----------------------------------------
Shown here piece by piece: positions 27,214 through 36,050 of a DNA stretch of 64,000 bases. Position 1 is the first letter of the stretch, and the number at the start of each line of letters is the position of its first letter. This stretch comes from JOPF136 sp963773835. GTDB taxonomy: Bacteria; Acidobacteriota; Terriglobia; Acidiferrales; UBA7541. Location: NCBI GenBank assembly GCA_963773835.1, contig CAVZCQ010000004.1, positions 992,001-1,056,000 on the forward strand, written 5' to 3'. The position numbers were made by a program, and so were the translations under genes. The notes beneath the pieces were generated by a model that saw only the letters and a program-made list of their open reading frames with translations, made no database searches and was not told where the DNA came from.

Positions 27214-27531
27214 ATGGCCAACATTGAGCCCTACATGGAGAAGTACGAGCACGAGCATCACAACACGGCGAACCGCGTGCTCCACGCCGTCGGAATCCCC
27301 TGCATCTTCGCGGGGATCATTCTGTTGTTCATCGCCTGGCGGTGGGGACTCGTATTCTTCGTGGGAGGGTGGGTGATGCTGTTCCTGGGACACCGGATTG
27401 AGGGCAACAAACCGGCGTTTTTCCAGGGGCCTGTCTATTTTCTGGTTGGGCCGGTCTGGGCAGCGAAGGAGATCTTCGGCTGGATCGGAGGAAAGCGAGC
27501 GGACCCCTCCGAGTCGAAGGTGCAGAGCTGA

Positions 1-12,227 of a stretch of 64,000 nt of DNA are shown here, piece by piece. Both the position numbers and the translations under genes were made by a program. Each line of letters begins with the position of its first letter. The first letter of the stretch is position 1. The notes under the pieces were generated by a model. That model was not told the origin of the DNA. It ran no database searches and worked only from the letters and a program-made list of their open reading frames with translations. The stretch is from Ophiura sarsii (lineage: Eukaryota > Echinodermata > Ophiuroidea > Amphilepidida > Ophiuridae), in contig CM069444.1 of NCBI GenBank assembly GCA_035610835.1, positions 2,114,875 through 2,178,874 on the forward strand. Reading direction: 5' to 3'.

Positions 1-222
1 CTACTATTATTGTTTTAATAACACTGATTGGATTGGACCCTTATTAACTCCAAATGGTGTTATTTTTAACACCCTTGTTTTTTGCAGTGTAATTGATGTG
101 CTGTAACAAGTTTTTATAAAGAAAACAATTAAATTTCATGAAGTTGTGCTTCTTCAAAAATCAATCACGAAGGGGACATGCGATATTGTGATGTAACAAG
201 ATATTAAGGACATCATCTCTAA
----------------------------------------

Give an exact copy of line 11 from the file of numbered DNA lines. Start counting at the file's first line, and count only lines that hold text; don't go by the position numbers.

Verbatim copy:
201 ATATTAAGGACATCATCTCTAA